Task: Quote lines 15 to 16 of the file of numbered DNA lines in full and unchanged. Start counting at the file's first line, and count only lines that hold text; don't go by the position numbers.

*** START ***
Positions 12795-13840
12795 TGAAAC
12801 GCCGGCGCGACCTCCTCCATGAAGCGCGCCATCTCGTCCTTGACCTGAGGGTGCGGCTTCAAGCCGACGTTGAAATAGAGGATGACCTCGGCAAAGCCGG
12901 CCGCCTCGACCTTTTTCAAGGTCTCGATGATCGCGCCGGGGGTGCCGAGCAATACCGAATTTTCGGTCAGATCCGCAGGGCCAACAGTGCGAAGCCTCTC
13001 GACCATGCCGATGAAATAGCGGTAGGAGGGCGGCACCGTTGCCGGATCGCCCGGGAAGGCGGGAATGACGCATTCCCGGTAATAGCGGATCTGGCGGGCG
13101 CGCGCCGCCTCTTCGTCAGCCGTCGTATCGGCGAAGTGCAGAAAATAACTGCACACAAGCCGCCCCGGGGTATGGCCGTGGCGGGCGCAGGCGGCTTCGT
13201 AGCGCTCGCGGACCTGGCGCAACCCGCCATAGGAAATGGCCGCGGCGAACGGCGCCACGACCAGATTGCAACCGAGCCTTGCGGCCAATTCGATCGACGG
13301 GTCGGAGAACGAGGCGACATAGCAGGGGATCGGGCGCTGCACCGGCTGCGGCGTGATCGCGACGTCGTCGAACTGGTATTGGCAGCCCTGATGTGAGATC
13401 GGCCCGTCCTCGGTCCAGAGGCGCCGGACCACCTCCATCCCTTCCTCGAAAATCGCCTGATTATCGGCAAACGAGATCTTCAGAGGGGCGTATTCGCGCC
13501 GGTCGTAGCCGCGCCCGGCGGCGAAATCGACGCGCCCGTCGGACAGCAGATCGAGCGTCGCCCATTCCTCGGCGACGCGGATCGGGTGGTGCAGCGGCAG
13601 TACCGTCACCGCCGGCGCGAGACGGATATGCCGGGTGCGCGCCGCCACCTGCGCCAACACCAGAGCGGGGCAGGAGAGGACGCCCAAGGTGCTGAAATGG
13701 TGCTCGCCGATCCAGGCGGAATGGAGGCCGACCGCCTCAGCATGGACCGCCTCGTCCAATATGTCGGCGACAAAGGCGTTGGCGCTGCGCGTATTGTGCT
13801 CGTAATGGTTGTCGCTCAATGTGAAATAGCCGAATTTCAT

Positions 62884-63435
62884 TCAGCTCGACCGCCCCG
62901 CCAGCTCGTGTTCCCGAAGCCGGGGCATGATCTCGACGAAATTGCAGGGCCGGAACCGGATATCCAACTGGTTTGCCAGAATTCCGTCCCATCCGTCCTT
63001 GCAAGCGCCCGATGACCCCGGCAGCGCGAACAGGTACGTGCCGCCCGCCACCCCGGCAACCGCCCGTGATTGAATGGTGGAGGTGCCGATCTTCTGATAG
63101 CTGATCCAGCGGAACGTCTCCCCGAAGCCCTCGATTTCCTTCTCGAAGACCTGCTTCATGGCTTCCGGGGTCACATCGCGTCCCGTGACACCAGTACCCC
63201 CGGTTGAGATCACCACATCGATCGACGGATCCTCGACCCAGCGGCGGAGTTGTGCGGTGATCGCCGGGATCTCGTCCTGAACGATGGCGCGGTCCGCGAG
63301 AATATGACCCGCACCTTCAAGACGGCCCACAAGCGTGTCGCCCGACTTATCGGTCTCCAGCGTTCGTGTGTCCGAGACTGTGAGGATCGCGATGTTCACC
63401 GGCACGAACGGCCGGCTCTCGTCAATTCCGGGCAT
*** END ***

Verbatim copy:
62884 TCAGCTCGACCGCCCCG
62901 CCAGCTCGTGTTCCCGAAGCCGGGGCATGATCTCGACGAAATTGCAGGGCCGGAACCGGATATCCAACTGGTTTGCCAGAATTCCGTCCCATCCGTCCTT